Our new program video is here!

We look forward to it every year. We get together (with lots of tissues) and we cull through the endless footage from the summer (and all the summers before). There’s laughter. There’s crying. There’s the ooh and the awww and then finally, there’s the perfect expression of how much the trip means to so many wonderful and amazing women. Its all the feels all the time. Enjoy.
 

 

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Italian Cities in Review: Torino (Turin)

San Lorenzo Turin

I


n an attempt to spread our travel net ever further afield, we grabbed our camera and boarded a three-hour train to Torino, the first capital of unified Italy and home to its once Royal family, the House of Savoy. This city has been given two strikingly dissimilar mottos: “the Detroit of Italy” and “little Paris.” While car manufacture is one of its most important industries, I think you’ll agree from the photos below that the French influence dominates in this mini Paris on the Po.
 
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Art in Florence: Top Twenty Artworks to See Before You Leave

ART_IN_FLORENCEAs adamant fans of the art in Florence, it often breaks our hearts to hear that travelers to this fair city miss out on some of Florence’s renowned works. Of course there are many reasons to visit this multi-faceted town, but one of the main motivations has always been to see Florence’s breathtaking painting, sculpture, and architecture. According to UNESCO (although it may be a somewhat Western centric view), 60% of the world’s most important works of art are located in Italy and approximately half of these are in Florence.
 
Art_of_florenceEveryday we see tourists herded into the Uffizi and Accademia as if they are the only two museums in Florence and countless more make the mistake of thinking that because there is no line outside the many other museums and churches, that there is nothing to see inside. On the contrary, there are many places in Florence that are full of masterpieces and (relatively speaking) empty of tourists. In response to this trend, we’ve made this list of the art in Florence that (we believe) everyone should see before they leave (in truth, the list is WAY longer than this. We had to narrow it down. And then narrow again); some works will be familiar, while others, I guarantee, will be completely new.
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Novità: The Bardini Museum

All things new.
They may not be new to Florence, but they’re news to me.
bardini_museumIt can be increasingly difficult to see and do new things in Florence when you’re constantly taking visiting friends and family to the same ten places that they “can’t miss” and, unsurprisingly, feeling less inclined to play the tourist by yourself once they’ve left. There are so many things I still haven’t seen. It’s as if every time I’m motivated, another friend is passing through and I’m visiting the same old haunts again*. In an effort to never say, “I still haven’t seen that” again, I made a list of places in Florence that, pitifully, would all still warrant the above response and I made a promise to start seeing them. That is how I finally made my way to a lesser-known (but wonderfully charming) museum known as the Bardini. I hope with this post I can motivate others – veterans and newbies alike – who, like me, may have not found the time or felt the inclination to add the Museo Bardini to their lists.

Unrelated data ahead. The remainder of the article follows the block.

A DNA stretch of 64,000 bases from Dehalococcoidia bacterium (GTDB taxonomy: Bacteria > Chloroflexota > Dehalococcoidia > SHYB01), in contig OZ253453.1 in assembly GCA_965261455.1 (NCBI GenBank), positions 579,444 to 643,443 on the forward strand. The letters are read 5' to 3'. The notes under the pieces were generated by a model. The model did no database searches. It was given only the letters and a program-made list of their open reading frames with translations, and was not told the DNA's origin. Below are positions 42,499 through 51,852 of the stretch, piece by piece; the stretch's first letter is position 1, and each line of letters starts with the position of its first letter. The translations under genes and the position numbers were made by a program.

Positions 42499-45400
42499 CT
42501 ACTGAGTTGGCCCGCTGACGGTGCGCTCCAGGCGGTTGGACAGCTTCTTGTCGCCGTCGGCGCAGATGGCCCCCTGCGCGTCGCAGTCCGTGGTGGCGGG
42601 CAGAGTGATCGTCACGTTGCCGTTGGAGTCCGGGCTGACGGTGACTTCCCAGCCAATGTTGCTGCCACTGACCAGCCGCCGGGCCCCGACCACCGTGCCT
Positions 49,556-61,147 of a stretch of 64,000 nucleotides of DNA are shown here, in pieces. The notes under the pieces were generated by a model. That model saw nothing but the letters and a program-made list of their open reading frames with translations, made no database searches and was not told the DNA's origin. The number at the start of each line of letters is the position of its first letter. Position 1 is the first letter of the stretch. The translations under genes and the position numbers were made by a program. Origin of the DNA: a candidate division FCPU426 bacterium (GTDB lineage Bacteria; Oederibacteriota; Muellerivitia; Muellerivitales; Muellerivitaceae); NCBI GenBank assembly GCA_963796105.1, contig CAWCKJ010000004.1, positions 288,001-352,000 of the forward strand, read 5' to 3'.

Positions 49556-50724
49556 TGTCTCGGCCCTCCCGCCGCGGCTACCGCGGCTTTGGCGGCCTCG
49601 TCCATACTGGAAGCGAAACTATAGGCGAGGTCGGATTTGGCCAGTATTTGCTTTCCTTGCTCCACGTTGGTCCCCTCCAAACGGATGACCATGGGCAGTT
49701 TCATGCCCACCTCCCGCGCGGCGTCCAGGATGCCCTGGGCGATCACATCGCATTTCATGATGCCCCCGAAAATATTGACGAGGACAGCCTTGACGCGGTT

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Photo of the Week: New Room No.35

Photo of the Week: New Room No.35

Red.
The dramatic new color of the walls in Room No.35 of the Uffizi Museum in Florence. This room is one of the first to get a facelift after the gorgeous renovation of the famous Tribune and, hopefully, not the last. Walking through the many other spaces of the museum with their (now by comparison) drab walls is, admittedly, not quite the same since this room got its upgrade.
 
So what’s so special about Room No. 35? Well, it just happens to be home to one of the Uffizi’s most important works: the only finished panel painting by Michelangelo, known as the Doni Tondo (seen at the back of the room in the above photo). Keeping company with this stunning work is the eye-catching Roman sculpture of Ariadne that only recently made its way into the Uffizi collection (technically, a permanent loan from the Archaeological Museum). In its original 16th century form, the Uffizi was known as the home to endless sculptures more so than painting. Today, however, we associate this world-famous museum almost exclusively with painted works. With the addition of the Ariadne, 35 is one of the few rooms that now combines sculpture and painting in one space. Hence, the new display style more closely reflects the museum’s original concept: a place where artists flocked to study the works of ancient sculpture to carve copies or, often, to use the unique poses and gestures in their paintings.
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